Suicide – A Multidimensional Crisis

December 27, 2012 — 10 Comments

I’m about to enter an emotional minefield. And it’s uncomfortable. Walking in the redwoods and chatting about my life with a friend is one thing. Reflecting on my spiritual journey through time and space in a book is another. But in the Internet age, revealing a very dark moment in my life can be risky. Very.

SUICIDE

This digital stuff doesn’t disappear. I know it hangs on servers somewhere out there like vampires in the netherworld. But Internet musings have the potential to be like hydrogen atoms from the Big Bang––indestructible, ubiquitous and unfortunately, a shelf life of 14 billion years.

In the beginning of my blogging life––I just passed the four-month anniversary––I decided to be candid about my own experiences in hopes that sharing them would be edifying for others. But to date, I’ve stayed away from one subject. Suicide––Latin suicidium, from sui caedere, “to kill oneself.” The memories of pondering such an act are none too sweet.

However, since I survived the 12/21/2012 apocalypse and have a new beginning (Excuse me? Nothing happened? The trailer in the Mojave was unnecessary? But I stole it!), and realizing that folks may get melancholy around the holidays, I thought I could shed some light on a more intimate type of destruction; one that is the leading cause of death by injury in the United States.

Suicide––Self murder––Warped Resolution.

And the reason for my discomfort, my anxiety for broaching this topic? If I tell the “world” that I contemplated killing myself, even planned it, do the lessons learned––which are good––outweigh the bad of exposing a vulnerable moment in my life? Am I not inviting judgment? Will there be unintended consequences?

Surprisingly, my answer is simple. In thinking about the example of the Cross and the good that came from bad––our salvation as a result of Christ’s Crucifixion––if just one person benefits from my post, in any number of ways, then my serenity is an easy sacrifice. It’s the right thing to do.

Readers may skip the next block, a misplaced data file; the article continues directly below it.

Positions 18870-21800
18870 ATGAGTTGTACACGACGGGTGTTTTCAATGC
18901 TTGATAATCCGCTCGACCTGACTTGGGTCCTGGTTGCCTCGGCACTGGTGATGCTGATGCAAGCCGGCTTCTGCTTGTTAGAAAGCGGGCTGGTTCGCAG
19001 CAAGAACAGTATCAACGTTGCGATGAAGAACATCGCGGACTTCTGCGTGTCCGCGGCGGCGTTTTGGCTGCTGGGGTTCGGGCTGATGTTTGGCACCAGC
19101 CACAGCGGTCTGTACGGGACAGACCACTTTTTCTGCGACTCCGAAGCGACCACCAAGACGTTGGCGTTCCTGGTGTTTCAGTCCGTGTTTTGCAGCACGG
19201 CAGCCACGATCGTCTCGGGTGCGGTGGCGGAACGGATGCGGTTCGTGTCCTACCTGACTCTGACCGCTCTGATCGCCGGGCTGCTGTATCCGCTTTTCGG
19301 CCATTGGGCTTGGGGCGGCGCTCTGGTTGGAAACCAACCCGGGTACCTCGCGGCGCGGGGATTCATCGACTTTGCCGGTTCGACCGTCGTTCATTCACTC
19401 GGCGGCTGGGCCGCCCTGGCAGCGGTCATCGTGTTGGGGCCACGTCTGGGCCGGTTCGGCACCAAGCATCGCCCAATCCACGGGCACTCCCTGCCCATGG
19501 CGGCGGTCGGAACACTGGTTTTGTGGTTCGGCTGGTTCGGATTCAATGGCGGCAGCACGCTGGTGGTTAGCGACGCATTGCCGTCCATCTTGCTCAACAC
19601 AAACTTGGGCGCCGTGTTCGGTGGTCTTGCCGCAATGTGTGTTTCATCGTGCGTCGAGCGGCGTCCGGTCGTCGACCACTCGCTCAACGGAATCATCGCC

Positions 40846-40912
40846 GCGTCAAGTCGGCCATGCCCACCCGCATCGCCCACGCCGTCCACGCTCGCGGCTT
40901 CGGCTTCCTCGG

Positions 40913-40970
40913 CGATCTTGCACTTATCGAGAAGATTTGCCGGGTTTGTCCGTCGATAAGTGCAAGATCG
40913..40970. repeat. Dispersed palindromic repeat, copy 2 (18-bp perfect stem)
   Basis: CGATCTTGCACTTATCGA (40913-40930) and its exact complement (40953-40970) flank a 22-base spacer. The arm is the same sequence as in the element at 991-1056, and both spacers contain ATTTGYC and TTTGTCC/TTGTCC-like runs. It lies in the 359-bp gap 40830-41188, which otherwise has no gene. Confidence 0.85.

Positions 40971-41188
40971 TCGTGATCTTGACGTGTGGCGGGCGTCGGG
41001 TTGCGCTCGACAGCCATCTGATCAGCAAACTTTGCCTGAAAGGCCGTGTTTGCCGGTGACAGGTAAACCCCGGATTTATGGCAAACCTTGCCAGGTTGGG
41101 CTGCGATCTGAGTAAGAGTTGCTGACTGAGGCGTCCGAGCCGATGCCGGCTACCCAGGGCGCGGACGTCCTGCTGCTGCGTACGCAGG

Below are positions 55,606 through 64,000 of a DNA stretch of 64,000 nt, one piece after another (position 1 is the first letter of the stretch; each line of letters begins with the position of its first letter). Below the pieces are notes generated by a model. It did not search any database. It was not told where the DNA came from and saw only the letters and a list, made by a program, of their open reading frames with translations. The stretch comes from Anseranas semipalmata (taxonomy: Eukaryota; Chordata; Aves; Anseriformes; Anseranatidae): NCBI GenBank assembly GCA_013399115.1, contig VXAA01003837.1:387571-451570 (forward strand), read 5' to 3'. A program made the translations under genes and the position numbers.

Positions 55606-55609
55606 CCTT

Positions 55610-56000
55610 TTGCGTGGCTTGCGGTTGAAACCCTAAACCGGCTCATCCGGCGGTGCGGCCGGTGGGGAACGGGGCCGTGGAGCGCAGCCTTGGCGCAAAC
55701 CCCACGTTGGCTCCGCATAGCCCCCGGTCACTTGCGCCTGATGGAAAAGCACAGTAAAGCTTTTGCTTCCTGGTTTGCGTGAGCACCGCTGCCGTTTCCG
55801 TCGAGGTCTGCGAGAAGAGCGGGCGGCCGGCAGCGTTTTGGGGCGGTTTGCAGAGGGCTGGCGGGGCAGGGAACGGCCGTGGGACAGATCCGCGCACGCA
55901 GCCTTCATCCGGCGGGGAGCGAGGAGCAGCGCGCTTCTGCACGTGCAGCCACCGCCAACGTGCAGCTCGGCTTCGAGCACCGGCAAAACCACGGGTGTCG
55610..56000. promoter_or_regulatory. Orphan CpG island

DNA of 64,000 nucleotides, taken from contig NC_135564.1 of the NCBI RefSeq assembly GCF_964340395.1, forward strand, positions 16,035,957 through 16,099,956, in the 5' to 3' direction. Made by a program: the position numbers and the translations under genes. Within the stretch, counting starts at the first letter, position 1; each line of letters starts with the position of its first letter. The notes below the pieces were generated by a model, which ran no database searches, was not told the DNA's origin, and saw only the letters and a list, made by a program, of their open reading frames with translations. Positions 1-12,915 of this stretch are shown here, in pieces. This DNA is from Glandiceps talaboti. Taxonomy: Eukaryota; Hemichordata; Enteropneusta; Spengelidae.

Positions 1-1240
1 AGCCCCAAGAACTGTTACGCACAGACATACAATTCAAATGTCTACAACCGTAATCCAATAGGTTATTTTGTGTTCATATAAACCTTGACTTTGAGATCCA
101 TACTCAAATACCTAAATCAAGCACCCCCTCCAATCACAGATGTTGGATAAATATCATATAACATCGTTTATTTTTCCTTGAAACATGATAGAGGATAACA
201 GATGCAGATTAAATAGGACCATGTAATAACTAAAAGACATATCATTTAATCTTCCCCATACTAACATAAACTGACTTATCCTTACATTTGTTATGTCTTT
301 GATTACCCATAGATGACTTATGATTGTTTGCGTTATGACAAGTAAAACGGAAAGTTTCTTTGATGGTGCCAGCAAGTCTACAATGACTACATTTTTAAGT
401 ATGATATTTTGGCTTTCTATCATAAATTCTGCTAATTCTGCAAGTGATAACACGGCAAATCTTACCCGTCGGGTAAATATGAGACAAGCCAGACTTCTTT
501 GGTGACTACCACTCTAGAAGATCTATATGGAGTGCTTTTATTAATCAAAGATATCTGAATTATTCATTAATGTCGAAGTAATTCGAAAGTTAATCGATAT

First, here are some disheartening facts from the Centers for Disease Control:

  1. There were 38,364 suicides in 2010 in the United States–an average of 105 each day.
  2. Among adults aged ≥18 years in the United States during 2008-2009:
    • An estimated 8.3 million adults (3.7% of the adult U.S. population) reported having suicidal thoughts in the past year.
    • An estimated 2.2 million adults (1.0% of the adult U.S. population) reported having made suicide plans in the past year.
    • An estimated 1 million adults (0.5% of the U.S. adult population) reported making a suicide attempt in the past year. About one-third of people who attempt suicide will repeat the attempt within 1 year, and about 10% of those who threaten or attempt suicide eventually do kill themselves.
  3. And the most surprising fact?
    • Worldwide there are more deaths due to suicide than to accidents, homicides and war combined.

Clearly, the topic is a serious one and affects millions. For those who’d like more information about suicide––getting help, learning more, crisis centers––please go here. My discussion, which will encompass three more posts, is a personalized account and only illumes certain aspects of my struggle.

Allow me to set the stage. The year was 2009, an awful time of my life. I lost everything. Materially, spiritually, I was bankrupt; even my body was waving a white flag. Every breath, every day seemed to be a cascade of emptiness and desolation.

But for some strange reason, I kept a journal. And I don’t keep journals. From this painful garden of words I will cull moments. Be forewarned, however. Some of my pickings are not only somber, they’re sarcastic, dark, angry and at times inappropriately funny––my defensive mechanisms in full force––but I’ll share them nonetheless. They are in-the-moment reflections and are indicative of my state of mind as a perfect storm almost drowned me. People who have weathered such a tempest will find them familiar.

But there’s also hope––in effect, a happy ending––as God’s grace lifted me and drew me to His heart of love.

Next post. Phase I of Self Murder. Suffering. It’s here.

  • Maria

    Without even knowing what you will reveal, I would like to say thank you. Having recently passed through my own suicidal crisis, I am keenly aware that this is a seldom discussed topic amongst people of faith. Thanks for your courage.

    • Maria, I’m more than happy to share. And I pray that your crisis is over never to return. God bless.

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  • Suicide is first for the simple reason most people have no belief in anything other than themselves, are selfish and self absorbed. Classic narcissists. When life becomes a trial and difficult they see suicide as only the natural and reasonable action to take. Quite pathetic and sad, actually.

    • John, for some folks you may be right. But not all. I tend to be quite sympathetic to people who are experiencing pain. And their internal and external support systems may not be up to the task of protecting them.

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  • Marcus-
    Thanks for your postings. My 67 year old sister took her life on December 3, 2012. She fought depression for over 10 years and finally succumbed to it. Hopefully, her 4 siblings and 5 children can touch people regarding suicide as you have.
    Thanks,
    Terry

    • I’m sorry Terry. That’s heartbreaking. And so tough for you guys who were left behind. I hope I was able to provide perspective and I greatly appreciate your thanks.

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